A group of students at Upper Arlington High School is receiving hands-on business experience while raising money to provide warm socks to people in need and prosthetic legs to amputees around the world.
Since Sept. 21, International Baccalaureate business students at UAHS have been selling packs of colorful socks online and to their classmates and teachers as part of a service-learning project that's teaching them about sales and marketing, but also helping others.
The "Socktober" project will extend through Dec. 1. Students are partnering with the nonprofit organization We Help Two so that proceeds from local sock sales are used to buy prosthetic legs for amputees throughout the world.
As of Oct. 19, the students had sold nearly 300 packs of socks and brought in another $250 in donations.
That was enough to buy two prosthetic legs for a 7-year-old girl in Uganda. The students have a goal of selling at least 1,280 packs of socks so they can support the purchase of prosthetics for 16 people.
Additionally, with the 60 percent of revenue the arrangement allows the class to keep, the students plan to select a needs-based organization to support, which will use the money to purchase warm socks for underprivileged people to wear this winter.
"For every 80 sets of socks we sell, a prosthetic leg is donated to an amputee that couldn't normally afford one," said Eva Frustaci, chairwoman of UAHS' Business Education Department. "We are currently researching where to donate (additional) prosthetics and the warm socks.
"We are doing this for a number of reasons. One, we want to help as many amputees as possible. Additionally, service learning is a great way for students to learn the content of the curriculum in an authentic, project-based manner, while still helping others that are less fortunate."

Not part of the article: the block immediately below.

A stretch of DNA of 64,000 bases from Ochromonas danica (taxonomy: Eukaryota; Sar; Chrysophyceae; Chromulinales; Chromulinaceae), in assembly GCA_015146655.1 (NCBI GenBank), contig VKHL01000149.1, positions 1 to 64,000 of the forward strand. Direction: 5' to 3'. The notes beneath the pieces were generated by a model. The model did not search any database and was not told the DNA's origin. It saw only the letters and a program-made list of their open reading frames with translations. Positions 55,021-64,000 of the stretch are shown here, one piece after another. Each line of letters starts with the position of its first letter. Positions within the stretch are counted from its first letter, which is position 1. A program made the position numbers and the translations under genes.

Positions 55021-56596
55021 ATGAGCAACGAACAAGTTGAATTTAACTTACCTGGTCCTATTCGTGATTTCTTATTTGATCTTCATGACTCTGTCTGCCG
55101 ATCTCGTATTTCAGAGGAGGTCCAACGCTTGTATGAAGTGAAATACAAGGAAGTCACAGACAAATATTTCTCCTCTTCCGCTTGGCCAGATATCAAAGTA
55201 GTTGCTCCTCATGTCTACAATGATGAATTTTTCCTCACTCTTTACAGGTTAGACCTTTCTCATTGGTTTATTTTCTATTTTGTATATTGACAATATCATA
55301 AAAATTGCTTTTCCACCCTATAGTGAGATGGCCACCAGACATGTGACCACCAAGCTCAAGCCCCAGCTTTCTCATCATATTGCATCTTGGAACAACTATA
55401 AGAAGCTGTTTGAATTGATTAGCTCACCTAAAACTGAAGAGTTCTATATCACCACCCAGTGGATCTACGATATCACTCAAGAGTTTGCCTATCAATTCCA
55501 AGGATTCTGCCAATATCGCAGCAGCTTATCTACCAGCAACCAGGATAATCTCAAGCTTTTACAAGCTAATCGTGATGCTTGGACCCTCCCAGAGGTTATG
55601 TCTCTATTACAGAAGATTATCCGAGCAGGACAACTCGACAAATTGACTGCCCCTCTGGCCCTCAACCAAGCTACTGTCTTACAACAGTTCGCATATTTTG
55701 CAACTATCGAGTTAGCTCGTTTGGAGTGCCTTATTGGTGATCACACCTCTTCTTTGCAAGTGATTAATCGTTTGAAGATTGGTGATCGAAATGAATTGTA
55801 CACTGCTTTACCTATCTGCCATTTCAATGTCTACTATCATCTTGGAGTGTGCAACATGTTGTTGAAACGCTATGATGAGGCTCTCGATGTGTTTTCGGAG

Frustaci said UAHS IB coordinator Cynthia Ballheim proposed Socktober as a way of bringing a cross-curricular project to IB business students and to IB sports management students who are building prosthetic models.
IB business students sell the socks each school day during lunch periods. The socks also are available at tinyurl.com/ uasocktober.
IB business students Sami Hidmi and Blake Showe, both seniors at UAHS, also manned a table at the high school Oct. 19, when parents visited for parent-teacher conferences.
"We think it's a great learning opportunity," Hidmi said. "We're learning business while we're completing a curriculum objective."
Showe noted that in addition to learning about the various channels one must follow to set up a partnership with We Help Two, the class also had to learn about procedures it must follow to take its sales outside the high school, including the internet and to other local middle schools.
"I think we're basically done pushing it in the high school," Showe said. "We're looking to expand, which is why we also have a website where you can buy."
Frustaci briefly instructed Hidmi and Showe Oct. 19 on the importance of overcoming barriers such as shyness to introduce passersby to the products and causes they support.
But from there, she let them navigate the sales and marketing waters themselves.
"This is the first time we have done this project at UA, but are planning to continue it next year, with the focus being 'Learning for Water' in which socks sold will help fund wells and clean drinking water to areas that do not have it," Frustaci said. "My goal is that students learn the objectives of the curriculum while working in an authentic manner and helping as many people as possible in the process.
"I want these students to understand they are changing lives," she said. "I am hoping they will be inspired after they graduate to continue to help others and be the best they can be."